Indiana has suffered the second thumb injury in a month that will require surgery. After losing freshman wide receiver Kofi Hughes to the injury, the Hoosiers are now without tight end Charles Love III for an undetermined period of time. The redshirt sophomore saw playing time in just one game last season, but had a strong spring and appeared to have a chance to battle with Max Dedmond and Brad Martin for time at tight end.
The Hoosiers continued to hold wide receiver Tandon Doss and running backs Darius Willis and Antonio Banks out of practice in Saturday’s morning session. They will have a scrimmage later in the day that will be closed to the media.
Tom Crean has been making a point to get to in-state players early. That was made especially evident on Saturday morning when the Indiana coach stopped in at IU’s football practice with James Blackmon Jr, a 2014 recruit, and his family, on Blackmon’s unofficial visit.
Blackmon is a 6-foot-2, 170-pound guard who is entering his freshman year at Bishop Luers in Fort Wayne. He will be coached by his father, James Blackmon Sr., a former Kentucky star and NBA draft pick.
With 16 days in between their first and second games, the Indiana football team has been taking it somewhat easy in the preseason, which to say they’re largely avoiding leg pads and therefore full tackling. On Friday, in a practice that was open to the media, but after which players were not available, the Hoosiers again practice in shorts and shoulder pads, calling plays in full-scrimmages down on contact.
Still, several important Hoosiers continue to miss practice. Tandon Doss was out for the second straight practice with a minor groin injury. Running backs Darius Willis and Antonio Banks are still out with hamstring injuries. Tight end Charles Love III was also out Friday, but new injuries will not be disclosed until Saturday morning’s practice.
Some Obervations: (more…)
There are so many stories about Chris Korman. His childhood friends called him C.B. Most in Bloomington call him Chris. Like our dear ginger friend, I have often referred to him as simply Korman. There are stories about his hard work and stories about his off-the-clock extracurricular activities. Whatever name he is going by at the moment, he has the rare ability to touch those around him and make an impact in their lives, no matter how brief the encounter.
But the memory that will last for me happened on March 9 of this year. My son, Logan, was born on that day. It was a planned c-section and he was born shortly after 3 p.m. When he left the operating room, I followed. And I sat and held his fingers, wondering how it was possible that I had played a role in creating such a beautiful little boy, while the nurses did their thing. I looked up and, out of the corner of my eye, I saw Chris and Dustin walking down the hall. They were headed the wrong way, towards the laboring mothers. Luckily, they were intercepted before Dustin re-enacted perhaps my favorite scene from Knocked Up.
The guys eventually found my wife’s room and when we walked in the door, they were there. Chris was the first person to hold Logan besides me and my wife. Dustin was the second. There were a million things to be done that day for the sports editor of the Bloomington Herald-Times. Dustin, having just completed his first football/basketball season, probably should have been holding up a bar somewhere on Kirkwood. But there they were, holding my child. It meant so much. It means so much.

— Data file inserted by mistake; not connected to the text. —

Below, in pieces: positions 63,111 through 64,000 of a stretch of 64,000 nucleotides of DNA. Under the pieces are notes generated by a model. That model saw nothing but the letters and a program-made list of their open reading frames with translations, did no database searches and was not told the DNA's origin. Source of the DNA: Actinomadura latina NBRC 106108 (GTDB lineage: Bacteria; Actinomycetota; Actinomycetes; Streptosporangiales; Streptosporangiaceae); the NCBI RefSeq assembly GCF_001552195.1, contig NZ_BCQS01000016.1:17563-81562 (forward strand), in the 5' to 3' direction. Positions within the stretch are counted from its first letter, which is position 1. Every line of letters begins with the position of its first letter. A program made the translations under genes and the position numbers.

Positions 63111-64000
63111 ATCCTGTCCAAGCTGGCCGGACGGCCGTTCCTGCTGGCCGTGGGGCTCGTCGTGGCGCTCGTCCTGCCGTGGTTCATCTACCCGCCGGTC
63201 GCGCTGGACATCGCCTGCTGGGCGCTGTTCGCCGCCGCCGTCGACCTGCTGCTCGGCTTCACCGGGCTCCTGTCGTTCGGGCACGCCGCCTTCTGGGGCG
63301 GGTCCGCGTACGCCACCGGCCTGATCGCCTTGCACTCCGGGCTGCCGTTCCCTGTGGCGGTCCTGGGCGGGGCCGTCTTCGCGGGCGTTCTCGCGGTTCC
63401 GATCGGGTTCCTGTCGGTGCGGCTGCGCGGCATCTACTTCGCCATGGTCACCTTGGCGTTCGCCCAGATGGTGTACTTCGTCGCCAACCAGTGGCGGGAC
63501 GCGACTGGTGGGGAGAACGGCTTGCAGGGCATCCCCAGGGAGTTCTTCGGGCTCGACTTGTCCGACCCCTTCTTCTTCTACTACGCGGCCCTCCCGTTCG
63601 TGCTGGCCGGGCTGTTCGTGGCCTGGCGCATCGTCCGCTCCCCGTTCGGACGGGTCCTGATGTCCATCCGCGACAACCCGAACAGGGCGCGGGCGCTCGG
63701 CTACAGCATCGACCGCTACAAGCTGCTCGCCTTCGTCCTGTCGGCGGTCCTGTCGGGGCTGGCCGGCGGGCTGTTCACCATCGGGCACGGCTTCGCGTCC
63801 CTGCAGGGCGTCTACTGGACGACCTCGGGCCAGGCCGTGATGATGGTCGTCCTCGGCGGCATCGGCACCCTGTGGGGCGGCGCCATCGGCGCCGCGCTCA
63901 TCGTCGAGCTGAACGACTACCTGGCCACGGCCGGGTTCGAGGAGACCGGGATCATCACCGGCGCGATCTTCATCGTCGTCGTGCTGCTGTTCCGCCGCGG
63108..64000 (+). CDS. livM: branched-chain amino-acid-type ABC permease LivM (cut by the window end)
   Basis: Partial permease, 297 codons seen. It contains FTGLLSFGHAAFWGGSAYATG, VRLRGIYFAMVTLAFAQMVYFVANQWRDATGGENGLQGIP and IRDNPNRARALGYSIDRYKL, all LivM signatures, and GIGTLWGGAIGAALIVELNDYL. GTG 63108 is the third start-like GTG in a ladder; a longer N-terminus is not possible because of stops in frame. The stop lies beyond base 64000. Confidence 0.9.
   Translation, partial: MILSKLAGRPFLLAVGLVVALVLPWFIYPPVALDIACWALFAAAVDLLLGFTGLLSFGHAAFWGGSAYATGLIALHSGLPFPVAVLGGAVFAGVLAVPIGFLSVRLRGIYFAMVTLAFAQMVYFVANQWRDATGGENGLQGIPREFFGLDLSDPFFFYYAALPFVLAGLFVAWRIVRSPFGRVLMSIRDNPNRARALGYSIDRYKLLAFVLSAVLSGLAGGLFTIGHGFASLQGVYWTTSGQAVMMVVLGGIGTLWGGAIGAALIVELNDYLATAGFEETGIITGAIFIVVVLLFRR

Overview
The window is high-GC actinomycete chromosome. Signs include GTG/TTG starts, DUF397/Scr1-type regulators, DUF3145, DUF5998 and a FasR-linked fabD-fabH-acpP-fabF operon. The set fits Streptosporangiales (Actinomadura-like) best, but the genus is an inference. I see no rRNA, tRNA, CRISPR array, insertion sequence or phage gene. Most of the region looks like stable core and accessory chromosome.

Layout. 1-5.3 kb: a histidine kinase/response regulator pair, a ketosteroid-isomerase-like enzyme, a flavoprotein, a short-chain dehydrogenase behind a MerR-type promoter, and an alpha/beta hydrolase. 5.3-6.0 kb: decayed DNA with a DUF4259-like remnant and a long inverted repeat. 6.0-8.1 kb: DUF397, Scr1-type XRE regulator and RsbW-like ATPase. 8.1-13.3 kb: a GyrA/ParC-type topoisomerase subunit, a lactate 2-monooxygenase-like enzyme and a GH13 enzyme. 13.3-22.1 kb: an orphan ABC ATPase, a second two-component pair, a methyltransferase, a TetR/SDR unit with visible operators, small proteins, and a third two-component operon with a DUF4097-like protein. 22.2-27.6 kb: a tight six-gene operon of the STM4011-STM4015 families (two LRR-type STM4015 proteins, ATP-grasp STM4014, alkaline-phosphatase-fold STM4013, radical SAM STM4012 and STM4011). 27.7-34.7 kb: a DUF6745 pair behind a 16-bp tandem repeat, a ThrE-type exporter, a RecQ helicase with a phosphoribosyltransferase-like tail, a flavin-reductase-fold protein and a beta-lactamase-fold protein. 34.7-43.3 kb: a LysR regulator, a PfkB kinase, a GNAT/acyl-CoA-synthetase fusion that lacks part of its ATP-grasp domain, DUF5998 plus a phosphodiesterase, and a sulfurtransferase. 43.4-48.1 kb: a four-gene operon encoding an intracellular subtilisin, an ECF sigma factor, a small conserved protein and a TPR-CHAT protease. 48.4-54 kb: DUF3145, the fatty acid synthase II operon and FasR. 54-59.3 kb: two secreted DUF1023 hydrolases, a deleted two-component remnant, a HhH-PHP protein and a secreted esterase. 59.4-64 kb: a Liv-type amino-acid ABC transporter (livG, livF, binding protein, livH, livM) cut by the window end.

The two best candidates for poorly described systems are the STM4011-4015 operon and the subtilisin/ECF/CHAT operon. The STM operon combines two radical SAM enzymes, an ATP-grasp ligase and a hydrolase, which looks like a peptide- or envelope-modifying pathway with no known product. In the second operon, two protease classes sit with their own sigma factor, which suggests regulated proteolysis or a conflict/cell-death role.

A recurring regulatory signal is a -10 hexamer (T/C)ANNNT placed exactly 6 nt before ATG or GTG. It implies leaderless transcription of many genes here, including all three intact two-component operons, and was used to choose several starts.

Korman was a hell of a boss. The kind of editor you dream about — always full of ideas and energy, always willing to go to bat for his guys and always ready to buy the first round. But he was a better friend.
I am sad to see him go. Incredibly sad. If Logan, now five months old, understood what is happening, I suspect he would cry over the loss of his Uncle Chris. But the Baltimore Sun is an incredible opportunity, one that he could not pass up. I told him as much as he wrestled over the decision.
The Scoop will never be the same. We’ll keep doing our thing, trying to blend serious news and giving a sense of context and perspective in a crazy Hoosier world. The H-T will hire another sports editor, and I fully expect that person will do their best for you, our readers. In the meantime, Dustin and I will soldier on. Perhaps we will take another photo, tipping a Yuengling to our dear, departed friend.
Quick and dirty Hoosier Morning today. I am headed to Kansas City (Royals/Yankees tonight, Negro Leagues Museum/Arthur Bryant’s tomorrow) with the family and have almost no cell phone signal on I-70 coming into Illinois.
TAKE A LOOK
This is by Korman request. There’s a fairly long (if Dustin is telling it) story about Korman wanting to play this song on a road trip, but Dustin claiming it was “not the appropriate venue.” Korman disagreed, and I am inclined to side with him. Quite frankly, it’s always the appropriate venue when it comes to the Beatles. So, having said that, this is “Long and Winding Road.”
Indiana linebacker Tyler Replogle is assuming a leadership role this season. Jeremy Hogan | Herald-Times
Every week I post a link for our Thursday chat, and usually throw in a quick line about the usual place and usual time. All very regular, like we would go on this way forever. Like Thursdays would always be there for us to come back to, no matter what was happening. Like we knew that, in a chaotic and uncertain world, one thing was true.
Well, this is my last one. So it is with heavy heart that I will try to answer for the 13,798th time since arriving here four years ago a question about whether a couple of teenage boys will opt to play basketball at Indiana.
I hope you will be there. These have been such an enjoyable part of my work here.
(And, who the hell am I kidding? You know I’ll show up at these things in the future.)
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